Latest Blog Posts

by Sean Miller

16 Nov 2015

An image generated by
Serkan Ozkaya's MyMoon

New York based artists Seth Carnes and Serkan Ozkaya, along with gallerist Paulina Bebecka, recently created a petition to get Apple to add an Art category to the App Store. Carnes’ justification for the tweak is simple: art is central to culture. As a pivotal arbiter of culture, Apple should recognize the importance of art by recalibrating “how arts-centered apps are perceived, defined, and discovered in the App Store”.

Currently, there are 24 categories in the Apple App Store. When an app artist submits artwork to the App Store, which is the only way to distribute apps to Apple device owners, she must choose between the categories Education, Entertainment, or Lifestyle. None of these labels fit the bill.

by Sean Miller

22 Sep 2015

In a recent post, I mentioned that I did an informal survey of app artwork currently available for public consumption. One of the first ones that I found was an app called Poetics by the New York-based artist Seth Carnes. Carnes published the first version of the app on the Apple App Store in 2007.

Carnes took time to speak with me via email recently. As I learned, Poetics continues to evolve. What follows is a lightly-edited transcript of our conversation.

by Sean Miller

30 Jun 2015

Biophilia (One Little Indian, Ltd., 2011)

As an app developer, I’m interested, for self-serving reasons, in app design. But as someone with artistic pretensions, I’d like to consider apps beyond good design. What I’ve been increasingly interested in is app aesthetics in the fullest sense of that word. The other day, I did a little poking around on the intertubes in search of, for lack of a better keyword, “app as art”. I was looking for developers who design and publish apps with the specific intention of making them artistic (however they choose to define that loaded term). As it turns out, there’s not much out there.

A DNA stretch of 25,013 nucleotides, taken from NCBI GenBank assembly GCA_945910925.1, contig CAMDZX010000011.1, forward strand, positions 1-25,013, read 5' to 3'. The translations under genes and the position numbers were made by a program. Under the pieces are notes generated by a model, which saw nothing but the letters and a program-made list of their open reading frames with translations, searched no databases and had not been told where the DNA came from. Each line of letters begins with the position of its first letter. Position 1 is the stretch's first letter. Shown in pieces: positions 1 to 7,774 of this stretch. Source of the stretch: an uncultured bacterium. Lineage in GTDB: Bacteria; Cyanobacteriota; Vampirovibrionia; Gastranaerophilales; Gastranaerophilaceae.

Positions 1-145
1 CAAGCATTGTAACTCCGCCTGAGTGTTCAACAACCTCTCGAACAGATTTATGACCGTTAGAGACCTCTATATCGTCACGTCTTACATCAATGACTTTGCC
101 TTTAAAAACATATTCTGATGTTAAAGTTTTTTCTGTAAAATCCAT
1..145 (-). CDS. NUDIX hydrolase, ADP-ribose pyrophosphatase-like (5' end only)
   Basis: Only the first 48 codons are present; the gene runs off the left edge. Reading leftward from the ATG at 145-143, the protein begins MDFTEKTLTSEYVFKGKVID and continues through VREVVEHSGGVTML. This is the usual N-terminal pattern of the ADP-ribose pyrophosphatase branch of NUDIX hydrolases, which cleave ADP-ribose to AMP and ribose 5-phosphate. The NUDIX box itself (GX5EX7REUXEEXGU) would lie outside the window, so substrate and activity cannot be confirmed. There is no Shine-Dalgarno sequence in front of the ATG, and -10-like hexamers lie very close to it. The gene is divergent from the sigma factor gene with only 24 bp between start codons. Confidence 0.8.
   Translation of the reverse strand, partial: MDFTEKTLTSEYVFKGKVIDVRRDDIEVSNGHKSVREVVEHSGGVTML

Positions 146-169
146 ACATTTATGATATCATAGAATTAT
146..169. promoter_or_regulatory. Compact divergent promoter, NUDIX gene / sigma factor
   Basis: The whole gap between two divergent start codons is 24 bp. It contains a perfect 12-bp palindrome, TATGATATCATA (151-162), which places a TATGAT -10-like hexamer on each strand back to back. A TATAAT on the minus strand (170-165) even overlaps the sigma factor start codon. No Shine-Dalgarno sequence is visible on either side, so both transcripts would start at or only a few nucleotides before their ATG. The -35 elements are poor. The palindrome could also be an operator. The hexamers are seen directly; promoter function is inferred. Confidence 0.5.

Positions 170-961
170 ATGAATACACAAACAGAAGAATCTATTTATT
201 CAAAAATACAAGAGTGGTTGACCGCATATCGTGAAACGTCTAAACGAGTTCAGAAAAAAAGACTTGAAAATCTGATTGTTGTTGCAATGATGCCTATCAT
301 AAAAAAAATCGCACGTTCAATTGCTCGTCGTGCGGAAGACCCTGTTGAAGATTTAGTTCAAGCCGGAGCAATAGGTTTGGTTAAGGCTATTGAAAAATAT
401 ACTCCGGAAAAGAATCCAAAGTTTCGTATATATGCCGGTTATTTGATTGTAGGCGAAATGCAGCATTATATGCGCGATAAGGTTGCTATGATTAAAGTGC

As you know, smartphones, and accordingly, the software that makes them “smart”, haven’t been around for long. IBM made the very first smartphone back in 1992. They called it Simon. It was clunky, monochromatic, and not all that smart. It sold for US$899. The first smartphone to sell in decent quantities (at least in the States) was the Kyocera 6035, which came out in 2001. The smart part of its functionality was based on the Palm OS. It was basically a PalmPilot duct-taped to a cell phone. Setting the notorious corporate incursions of the “Crack”-berry aside, smartphone adoption didn’t explode into global consumer consciousness until the release of the very first iPhone, back in the Pleistocene epoch of 2007. The first Android device followed shortly thereafter in 2008.

by Zach Schonfeld

6 May 2014

The average professor spends the summer revising syllabi, planning future courses, maybe teaching a summer class or two. With some luck, there‚Äôs time for a vacation. Artist and MOMA poet laureate Kenneth Goldsmith most recently spent his carrying out a conceptual art piece that entailed printing out the entire Internet—or as much of it that fans and admirers mailed from around the world to his 500 square-meter art space in Mexico City. That includes everything that appears, or has appeared, anywhere on the Internet—Facebook photos, news articles, pornography, dating profiles, and literally anything else.

Several months ago, we spoke with Goldsmith via email about the impetus for the entirely unprecedented exhibit and how it looked in practice.

//Mixed media

Because Blood Is Drama: Considering Carnage in Video Games and Other Media

// Moving Pixels

"It's easy to dismiss blood and violence as salacious without considering why it is there, what its context is, and what it might communicate.

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